• 70% have Internet access in the home, but 80% never visit the Web site of their local chamber of commerce

The local community newspaper is the primary source of information about the local community for 51.8% of respondents compared to seeking information from friends and relatives (16%) and TV (13.2%.) (7.4%), says the report. Less than 6% say their primary local news source is radio.

Of those with Internet access at home, 89% have broadband access. Readers are seven times more likely to get their news from their community newspaper than from the Internet

Data from the survey indicates that given the choice, 8 in 10 respondents say they would rather look through ads in the newspapers than view ads on the internet. Two-thirds of respondents agree that they often use newspaper advertising inserts to help make purchasing decisions. Similarly, two-thirds agree that they often seek out newspaper advertising to find information on the latest offerings and sales available in their area, and almost half say that there are days when they read the newspaper as much for the ads as for the content.

Prefer Newspaper Ads to TV Ads (% of Respondents)


% of Respondents

Strongly agree


Somewhat agree


Somewhat disagree


Strongly disagree


Source: NNA 2011 Community Newspaper Readership Survey, December 2011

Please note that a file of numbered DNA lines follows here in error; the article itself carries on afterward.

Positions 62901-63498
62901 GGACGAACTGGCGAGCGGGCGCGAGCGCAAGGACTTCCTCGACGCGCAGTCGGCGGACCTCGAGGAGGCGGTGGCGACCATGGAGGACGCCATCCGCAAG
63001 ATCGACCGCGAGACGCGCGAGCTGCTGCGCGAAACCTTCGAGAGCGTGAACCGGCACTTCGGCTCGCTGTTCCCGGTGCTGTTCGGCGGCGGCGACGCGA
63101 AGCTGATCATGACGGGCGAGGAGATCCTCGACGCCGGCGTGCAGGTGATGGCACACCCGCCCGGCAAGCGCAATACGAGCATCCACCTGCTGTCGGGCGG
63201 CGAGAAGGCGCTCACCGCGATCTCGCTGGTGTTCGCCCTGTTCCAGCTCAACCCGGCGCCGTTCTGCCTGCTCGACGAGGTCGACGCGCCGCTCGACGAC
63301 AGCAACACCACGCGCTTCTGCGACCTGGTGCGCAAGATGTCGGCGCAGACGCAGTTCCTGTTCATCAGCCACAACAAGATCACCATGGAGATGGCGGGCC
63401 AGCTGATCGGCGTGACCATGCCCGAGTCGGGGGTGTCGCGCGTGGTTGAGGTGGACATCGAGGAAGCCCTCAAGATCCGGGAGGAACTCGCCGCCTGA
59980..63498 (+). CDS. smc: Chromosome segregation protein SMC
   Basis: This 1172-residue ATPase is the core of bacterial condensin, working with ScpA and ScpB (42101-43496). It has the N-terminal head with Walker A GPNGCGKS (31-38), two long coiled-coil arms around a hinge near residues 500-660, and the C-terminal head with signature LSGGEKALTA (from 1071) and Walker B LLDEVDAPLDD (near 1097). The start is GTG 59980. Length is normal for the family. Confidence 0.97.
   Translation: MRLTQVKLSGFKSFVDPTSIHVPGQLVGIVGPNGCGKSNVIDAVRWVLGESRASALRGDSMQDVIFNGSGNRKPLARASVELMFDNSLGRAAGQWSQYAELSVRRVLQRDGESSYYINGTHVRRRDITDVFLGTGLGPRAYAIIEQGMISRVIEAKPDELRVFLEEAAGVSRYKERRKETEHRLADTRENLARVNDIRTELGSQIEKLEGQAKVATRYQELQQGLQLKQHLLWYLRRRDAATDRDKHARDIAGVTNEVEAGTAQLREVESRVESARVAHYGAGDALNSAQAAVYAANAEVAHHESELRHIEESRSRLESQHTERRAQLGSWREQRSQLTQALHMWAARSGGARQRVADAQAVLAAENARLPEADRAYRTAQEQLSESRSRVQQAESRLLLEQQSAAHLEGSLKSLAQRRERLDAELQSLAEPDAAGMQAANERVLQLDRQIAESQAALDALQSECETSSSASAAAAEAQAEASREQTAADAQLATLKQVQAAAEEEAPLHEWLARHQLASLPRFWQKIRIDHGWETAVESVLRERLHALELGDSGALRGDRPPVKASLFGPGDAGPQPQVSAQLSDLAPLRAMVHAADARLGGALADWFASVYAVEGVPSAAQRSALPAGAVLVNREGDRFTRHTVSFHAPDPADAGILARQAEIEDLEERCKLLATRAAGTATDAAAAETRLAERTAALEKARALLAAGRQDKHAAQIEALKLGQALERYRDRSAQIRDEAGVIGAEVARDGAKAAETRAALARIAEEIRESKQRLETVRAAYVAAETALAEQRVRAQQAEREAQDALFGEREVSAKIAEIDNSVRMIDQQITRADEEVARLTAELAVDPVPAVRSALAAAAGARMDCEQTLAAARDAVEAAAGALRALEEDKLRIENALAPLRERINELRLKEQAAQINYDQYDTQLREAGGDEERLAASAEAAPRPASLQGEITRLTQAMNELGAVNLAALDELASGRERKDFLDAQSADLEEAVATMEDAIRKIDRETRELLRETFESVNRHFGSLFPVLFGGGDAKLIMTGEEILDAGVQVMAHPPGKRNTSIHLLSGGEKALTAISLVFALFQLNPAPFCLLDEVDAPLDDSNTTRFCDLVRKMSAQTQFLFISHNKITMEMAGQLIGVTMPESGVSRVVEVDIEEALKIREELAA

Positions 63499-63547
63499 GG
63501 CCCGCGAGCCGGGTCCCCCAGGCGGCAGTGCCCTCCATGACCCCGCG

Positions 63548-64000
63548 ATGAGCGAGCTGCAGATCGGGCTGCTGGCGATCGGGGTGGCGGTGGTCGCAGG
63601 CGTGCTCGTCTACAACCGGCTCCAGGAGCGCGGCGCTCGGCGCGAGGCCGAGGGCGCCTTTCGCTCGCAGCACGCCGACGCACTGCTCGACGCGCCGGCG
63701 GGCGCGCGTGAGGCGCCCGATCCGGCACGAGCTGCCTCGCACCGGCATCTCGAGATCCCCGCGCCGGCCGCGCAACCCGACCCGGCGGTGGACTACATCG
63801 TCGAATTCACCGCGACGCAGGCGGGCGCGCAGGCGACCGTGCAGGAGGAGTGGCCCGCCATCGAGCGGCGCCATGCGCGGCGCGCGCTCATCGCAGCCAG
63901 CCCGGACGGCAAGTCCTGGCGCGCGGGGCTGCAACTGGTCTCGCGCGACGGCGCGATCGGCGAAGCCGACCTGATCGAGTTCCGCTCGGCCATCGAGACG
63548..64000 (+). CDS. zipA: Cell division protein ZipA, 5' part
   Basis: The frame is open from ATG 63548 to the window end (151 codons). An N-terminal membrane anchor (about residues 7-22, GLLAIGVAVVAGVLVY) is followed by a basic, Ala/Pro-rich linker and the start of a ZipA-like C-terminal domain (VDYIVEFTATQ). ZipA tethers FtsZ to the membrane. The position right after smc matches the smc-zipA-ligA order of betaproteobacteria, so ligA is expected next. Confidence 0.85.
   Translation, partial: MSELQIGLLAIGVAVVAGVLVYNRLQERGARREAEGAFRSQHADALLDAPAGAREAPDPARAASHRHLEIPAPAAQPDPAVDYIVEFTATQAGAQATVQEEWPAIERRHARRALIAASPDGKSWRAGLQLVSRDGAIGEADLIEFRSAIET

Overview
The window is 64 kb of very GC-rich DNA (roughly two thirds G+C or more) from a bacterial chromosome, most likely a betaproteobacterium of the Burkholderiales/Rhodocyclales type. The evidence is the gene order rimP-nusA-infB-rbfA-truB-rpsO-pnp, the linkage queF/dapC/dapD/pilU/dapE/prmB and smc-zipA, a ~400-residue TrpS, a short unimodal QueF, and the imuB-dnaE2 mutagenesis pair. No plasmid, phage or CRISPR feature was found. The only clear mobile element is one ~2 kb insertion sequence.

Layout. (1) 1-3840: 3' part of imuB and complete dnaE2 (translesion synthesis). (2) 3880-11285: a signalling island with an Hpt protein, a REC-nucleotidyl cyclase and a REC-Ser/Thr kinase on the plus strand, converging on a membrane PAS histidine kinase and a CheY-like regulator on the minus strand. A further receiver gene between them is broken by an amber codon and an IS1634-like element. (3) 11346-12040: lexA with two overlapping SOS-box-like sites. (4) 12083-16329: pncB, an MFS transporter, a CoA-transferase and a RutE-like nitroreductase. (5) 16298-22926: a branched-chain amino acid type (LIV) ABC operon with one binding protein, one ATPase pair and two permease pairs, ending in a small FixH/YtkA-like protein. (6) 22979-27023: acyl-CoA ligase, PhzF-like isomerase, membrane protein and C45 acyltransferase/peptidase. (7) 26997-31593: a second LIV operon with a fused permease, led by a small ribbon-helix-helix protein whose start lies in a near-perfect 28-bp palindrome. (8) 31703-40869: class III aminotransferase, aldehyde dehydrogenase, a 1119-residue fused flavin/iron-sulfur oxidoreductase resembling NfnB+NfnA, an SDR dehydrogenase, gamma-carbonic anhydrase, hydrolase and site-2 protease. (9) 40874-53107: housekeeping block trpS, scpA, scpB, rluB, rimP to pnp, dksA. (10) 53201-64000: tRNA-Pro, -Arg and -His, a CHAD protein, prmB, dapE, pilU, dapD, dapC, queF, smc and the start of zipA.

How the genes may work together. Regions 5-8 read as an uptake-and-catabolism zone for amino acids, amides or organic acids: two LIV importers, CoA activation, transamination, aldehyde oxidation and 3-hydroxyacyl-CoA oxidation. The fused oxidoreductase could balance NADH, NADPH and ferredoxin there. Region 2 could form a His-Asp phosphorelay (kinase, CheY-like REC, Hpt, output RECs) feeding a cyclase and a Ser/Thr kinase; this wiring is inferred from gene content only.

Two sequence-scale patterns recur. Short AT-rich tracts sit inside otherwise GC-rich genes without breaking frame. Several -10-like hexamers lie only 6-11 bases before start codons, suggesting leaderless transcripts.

For additional information from the NNA, please visit here.

3 comments about "Support Your Local Newspaper Reporter".
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  1. Tony Nino from PADV Pasadena Advertising, January 12, 2012 at 4:07 p.m.

    While I agree that the information in this study reflects some positive results that we have had with select local newspapers in Pasadena, CA, I have to wonder about the figures.
    Significantly, the research was sponsored by The National Newspaper Association, and in the study group they selected, only 70% have internet access, as opposed to almost 80% in the country at large.
    While I agree that ignoring local newspapers as an integral part of your media mix is a mistake, I have to take these results with a grain of salt.

  2. Heidi Marttila-Losure from Dakotafire Media, January 13, 2012 at 12:13 p.m.

    Remember that this was a survey of community newspapers, which are, for the most part, not going to be in urban or even suburban areas. They are in small towns and rural areas, and guess who is left out there? Older people. There's pretty much an entire generation missing in many rural areas as young people have left to follow opportunities elsewhere. Those older people are great readers of community newspapers and still like the printed page for getting their news. So if you want to reach the 45+ crowd, community newspapers are still great. I think the message for both community newspapers and people trying to spend their advertising dollars effectively is that younger audiences get their news differently, and to reach them, both newspapers and advertisers are going to have to go where they are (Facebook and mobile, for example) instead of waiting for young people to come to them.

  3. Howard Willens from Gray Matters, January 13, 2012 at 4:55 p.m.

    The data would be more useful if there was an age breakdown. Iwould be willing to bet that the positive findings on readership skew older